Last week, news broke that Internet Explorer, versions 6-11, contained a major security flaw that would allow a hacker to take complete control of a user's computer if the user navigated to a site that the hacker had specially crafted.
The threat was so severe that the US Department of Homeland Security even urged users to stop using Internet Explorer until a fix had been released for it.
Microsoft have now released an update for the browser that fixes this issue - anyone with automatic updates turned on will automatically receive it. If you don't have automatic updates turned on, just go to "Windows Update" in the Control Panel.
Surprisingly, Microsoft have also released an update that fixes the issue for Windows XP users as well, despite officially ending support for the old operating system earlier in April. The alternative would have been to sit back and allow millions of XP users to go about at risk of cyber-attack. The backlash of this for Microsoft could have seen them lose trust in a marketplace where their dominance has already slipped.
Microsoft had this to say about the update, and the situation with XP, on their blog:
One of the things that drove much of this coverage was that it coincided with the end of support for Windows XP. Of course we’re proud that so many people loved Windows XP, but the reality is that the threats we face today from a security standpoint have really outpaced the ability to protect those customers using an operating system that dates back over a decade. This is why we’ve been encouraging Windows XP customers to upgrade to a modern, more secure operating system like Windows 7 or Windows 8.1.
Even though Windows XP is no longer supported by Microsoft and is past the time we normally provide security updates, we’ve decided to provide an update for all versions of Windows XP (including embedded), today. We made this exception based on the proximity to the end of support for Windows XP. The reality is there have been a very small number of attacks based on this particular vulnerability and concerns were, frankly, overblown. Unfortunately this is a sign of the times and this is not to say we don’t take these reports seriously. We absolutely do.
Have Microsoft been too slow to fix this issue?
For Microsoft, this fix could be too late to save a large portion of their IE user base. It has been almost a week since the US Government suggested that people use an alternative web browser to IE. How many people in that time will have decided that they actually quite like Google Chrome or Firefox and won't be coming back?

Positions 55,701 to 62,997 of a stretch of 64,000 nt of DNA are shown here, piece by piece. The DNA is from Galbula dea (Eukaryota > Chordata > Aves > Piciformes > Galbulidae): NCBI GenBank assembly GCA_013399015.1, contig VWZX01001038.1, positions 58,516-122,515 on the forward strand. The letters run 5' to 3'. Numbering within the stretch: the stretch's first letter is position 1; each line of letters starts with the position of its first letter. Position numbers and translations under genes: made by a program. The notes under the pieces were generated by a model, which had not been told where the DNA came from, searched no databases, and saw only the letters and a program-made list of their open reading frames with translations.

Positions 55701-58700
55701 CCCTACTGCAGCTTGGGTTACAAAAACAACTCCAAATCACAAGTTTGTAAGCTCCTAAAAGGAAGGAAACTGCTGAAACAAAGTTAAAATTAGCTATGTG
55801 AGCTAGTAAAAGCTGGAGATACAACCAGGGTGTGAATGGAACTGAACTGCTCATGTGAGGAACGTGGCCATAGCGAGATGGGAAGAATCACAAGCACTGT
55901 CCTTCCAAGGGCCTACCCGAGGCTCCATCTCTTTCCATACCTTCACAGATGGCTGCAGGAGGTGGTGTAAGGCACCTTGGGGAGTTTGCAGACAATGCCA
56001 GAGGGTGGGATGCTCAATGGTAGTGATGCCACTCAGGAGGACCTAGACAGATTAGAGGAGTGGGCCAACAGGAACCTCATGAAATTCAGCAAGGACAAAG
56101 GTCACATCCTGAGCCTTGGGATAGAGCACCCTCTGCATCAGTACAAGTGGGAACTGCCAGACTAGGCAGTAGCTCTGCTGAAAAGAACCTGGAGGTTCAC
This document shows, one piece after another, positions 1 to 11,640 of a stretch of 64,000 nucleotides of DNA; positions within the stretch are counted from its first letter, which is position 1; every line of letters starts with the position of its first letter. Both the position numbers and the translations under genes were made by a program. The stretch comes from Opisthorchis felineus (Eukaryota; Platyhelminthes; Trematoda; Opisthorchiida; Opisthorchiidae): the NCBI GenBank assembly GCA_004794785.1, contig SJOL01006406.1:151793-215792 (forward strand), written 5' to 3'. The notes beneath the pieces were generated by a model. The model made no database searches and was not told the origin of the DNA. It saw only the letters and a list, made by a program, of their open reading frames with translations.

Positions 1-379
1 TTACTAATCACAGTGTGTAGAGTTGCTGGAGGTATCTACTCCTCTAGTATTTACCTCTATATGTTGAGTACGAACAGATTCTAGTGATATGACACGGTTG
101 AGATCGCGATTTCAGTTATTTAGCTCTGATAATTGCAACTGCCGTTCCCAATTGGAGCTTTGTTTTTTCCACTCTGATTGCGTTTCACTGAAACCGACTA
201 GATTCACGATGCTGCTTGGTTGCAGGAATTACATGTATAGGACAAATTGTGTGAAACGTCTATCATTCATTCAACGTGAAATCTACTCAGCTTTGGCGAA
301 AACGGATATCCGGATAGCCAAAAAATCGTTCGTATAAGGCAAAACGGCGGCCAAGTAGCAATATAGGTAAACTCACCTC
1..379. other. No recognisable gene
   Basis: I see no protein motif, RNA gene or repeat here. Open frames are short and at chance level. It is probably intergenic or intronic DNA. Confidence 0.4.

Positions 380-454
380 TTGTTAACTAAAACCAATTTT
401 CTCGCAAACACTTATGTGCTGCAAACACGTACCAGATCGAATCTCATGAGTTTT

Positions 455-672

They have, however, cleverly used this as an example of why their XP users should upgrade to Windows 7 or Windows 8.1. The official comment on Microsoft's blog goes on to stress:
Just because this update is out now doesn’t mean you should stop thinking about getting off Windows XP and moving to a newer version of Windows and the latest version of Internet Explorer. Our modern operating systems provide more safety and security than ever before. The latest version of Internet Explorer has increased support for modern web standards, better performance, and expanded the ability to deliver an immersive experience from within the browser. In other words, cool stuff that you need even if you didn’t know you need it.
It's almost as if Microsoft are saying "We warned you to upgrade from XP. We'll bail you out this time, but now you see what can happen if you don't use our newer software in the future".
Should you still use Internet Explorer?
Internet Explorer does actually have excellent security measures built in, such as restricting access to phishing sites unless overridden by the user, and protection against code on websites that track your browsing activity.
PC Mag have excellent reviews of all popular browsers here, stating that Internet Explorer is "fast, lean, and standards compliant. Its only major drawbacks are that it doesn't run on OS versions earlier than Windows 7 and doesn't offer syncing for that OS." This isn't too much of a problem - if you're on XP, you need to upgrade your operating system anyway. It seems that only Vista Users will run into a problem here. PC Mag goes on to say that Internet Explorer has "excellent security and privacy features".
It does seem that Internet Explorer has better security features than Firefox, but is not as customisable. There are a wide range of extensions that you can install to make Firefox your own. Google Chrome has excellent security features and has the customisability of Firefox and is highly recommended by many experts. It is currently the browser with the biggest share of the market.